The online Cambridge dictionary gives this definition for comprise:
To have things or people as parts or members; to consist of:
- The course comprises a class book, a practice book, and a CD.
To be the parts or members of something; to make up something:
- Italian students comprise 60 percent of the class.
- The class is comprised mainly of Italian and French students.
- Visible light comprises only a minute fraction of the electromagnetic spectrum.
If you study those examples carefully, you will see that comprise always refers to the complete contents of a set. For example, if the course comprises "a class book, a practice book, and a CD", we know it does not also include a video set. The key word in the definition is "consist of", which covers all the elements in the set.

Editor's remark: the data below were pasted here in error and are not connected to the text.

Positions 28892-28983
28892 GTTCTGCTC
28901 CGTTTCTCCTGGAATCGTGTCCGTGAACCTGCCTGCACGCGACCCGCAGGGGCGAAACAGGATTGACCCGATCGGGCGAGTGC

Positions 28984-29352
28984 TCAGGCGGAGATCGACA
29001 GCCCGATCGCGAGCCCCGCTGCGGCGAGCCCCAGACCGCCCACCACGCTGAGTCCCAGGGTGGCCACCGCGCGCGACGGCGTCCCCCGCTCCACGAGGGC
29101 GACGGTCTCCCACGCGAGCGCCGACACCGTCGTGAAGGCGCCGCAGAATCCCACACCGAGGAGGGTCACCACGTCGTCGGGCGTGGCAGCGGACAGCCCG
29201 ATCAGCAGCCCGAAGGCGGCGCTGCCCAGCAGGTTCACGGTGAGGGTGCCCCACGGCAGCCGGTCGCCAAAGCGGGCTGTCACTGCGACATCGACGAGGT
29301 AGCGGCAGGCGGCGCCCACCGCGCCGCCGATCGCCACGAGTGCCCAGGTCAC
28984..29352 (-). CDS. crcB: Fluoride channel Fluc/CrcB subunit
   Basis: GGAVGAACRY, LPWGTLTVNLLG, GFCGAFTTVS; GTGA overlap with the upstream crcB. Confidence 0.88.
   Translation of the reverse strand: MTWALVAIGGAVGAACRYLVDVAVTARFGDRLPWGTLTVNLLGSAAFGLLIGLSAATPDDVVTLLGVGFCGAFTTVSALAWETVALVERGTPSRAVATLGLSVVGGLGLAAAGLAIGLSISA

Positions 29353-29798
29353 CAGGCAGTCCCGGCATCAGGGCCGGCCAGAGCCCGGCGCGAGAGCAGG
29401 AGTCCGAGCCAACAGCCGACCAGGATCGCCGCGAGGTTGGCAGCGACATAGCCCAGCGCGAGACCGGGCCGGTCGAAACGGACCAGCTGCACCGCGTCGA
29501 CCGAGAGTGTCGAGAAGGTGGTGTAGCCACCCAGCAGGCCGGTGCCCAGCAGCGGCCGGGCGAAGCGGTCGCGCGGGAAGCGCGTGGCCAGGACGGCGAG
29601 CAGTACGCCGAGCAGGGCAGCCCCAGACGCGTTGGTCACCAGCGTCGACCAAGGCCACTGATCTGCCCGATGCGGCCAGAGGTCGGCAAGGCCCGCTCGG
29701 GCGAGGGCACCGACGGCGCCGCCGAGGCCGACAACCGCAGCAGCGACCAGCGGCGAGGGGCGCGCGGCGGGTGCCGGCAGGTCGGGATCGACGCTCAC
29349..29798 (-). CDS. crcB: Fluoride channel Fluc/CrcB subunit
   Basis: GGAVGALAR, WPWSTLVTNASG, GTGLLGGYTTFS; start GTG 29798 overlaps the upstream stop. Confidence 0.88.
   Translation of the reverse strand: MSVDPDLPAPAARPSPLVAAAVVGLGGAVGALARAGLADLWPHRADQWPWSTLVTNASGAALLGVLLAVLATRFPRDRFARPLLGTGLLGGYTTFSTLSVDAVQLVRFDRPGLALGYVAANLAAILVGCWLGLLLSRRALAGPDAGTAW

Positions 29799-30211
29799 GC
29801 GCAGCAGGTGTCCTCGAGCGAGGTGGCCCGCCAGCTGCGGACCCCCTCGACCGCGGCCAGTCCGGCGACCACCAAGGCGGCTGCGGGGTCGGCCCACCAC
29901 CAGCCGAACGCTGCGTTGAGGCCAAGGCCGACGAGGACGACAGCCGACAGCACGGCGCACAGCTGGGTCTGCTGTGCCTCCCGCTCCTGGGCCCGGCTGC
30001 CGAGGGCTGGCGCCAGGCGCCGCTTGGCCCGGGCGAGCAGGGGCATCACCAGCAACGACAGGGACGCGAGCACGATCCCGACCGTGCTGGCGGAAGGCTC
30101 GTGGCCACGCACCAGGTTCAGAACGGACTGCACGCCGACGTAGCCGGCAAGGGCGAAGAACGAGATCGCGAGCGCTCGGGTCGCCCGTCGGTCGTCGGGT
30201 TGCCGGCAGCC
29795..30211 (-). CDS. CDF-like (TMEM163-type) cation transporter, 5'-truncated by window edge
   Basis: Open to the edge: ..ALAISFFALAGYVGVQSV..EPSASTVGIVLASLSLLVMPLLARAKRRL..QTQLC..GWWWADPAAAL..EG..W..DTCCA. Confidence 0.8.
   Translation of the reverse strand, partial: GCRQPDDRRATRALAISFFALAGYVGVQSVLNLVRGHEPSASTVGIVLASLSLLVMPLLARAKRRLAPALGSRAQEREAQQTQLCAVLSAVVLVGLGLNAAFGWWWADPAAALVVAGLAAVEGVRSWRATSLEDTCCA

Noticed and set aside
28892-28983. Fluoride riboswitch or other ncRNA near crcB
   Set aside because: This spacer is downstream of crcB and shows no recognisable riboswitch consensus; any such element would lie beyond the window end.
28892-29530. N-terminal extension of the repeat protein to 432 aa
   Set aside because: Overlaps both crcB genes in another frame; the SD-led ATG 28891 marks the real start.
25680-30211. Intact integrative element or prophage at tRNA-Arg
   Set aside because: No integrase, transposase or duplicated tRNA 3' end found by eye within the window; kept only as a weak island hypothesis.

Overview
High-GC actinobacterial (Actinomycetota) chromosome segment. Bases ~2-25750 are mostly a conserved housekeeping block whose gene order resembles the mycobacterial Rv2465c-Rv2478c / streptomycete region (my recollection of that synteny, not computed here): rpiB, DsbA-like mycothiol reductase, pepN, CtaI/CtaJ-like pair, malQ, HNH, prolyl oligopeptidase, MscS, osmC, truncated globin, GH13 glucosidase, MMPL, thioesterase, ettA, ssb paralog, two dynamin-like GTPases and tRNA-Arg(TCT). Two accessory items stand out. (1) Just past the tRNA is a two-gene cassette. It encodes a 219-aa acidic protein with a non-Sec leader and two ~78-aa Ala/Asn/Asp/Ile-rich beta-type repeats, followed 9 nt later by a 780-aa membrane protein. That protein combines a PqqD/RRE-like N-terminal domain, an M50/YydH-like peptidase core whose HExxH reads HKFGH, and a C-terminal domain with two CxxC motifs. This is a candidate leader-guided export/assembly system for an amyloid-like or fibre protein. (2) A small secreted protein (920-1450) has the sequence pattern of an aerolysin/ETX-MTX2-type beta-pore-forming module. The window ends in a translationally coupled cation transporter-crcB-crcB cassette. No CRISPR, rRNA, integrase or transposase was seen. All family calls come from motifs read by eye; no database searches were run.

The examples given with the second definition appear to contradict this rule, but not when correctly understood. For example, if "Italian students comprise 60 percent of the class", we must think of this as two different groups. The large group is the class. The smaller group is "60 percent of the class." It is a subset of the large group, the class as a whole. Now in that sentence comprise refers to the subset, which is completely filled up by the Italian students. It doesn't apply to the whole class.
So no, your second example is not correct. Your class cannot comprise 12 out 100 students.
You could rewrite the example along these lines:
Of the 100 students in our class, 12 are comprised of 5 French and 7 Chinese students.
This would be correct because it now refers to the makeup of the 12 student subset. But it feels cumbersome, so it's probably not the way native English speakers would put it. They would be more likely to say:
Our class of 100 includes 5 French and 7 Chinese students.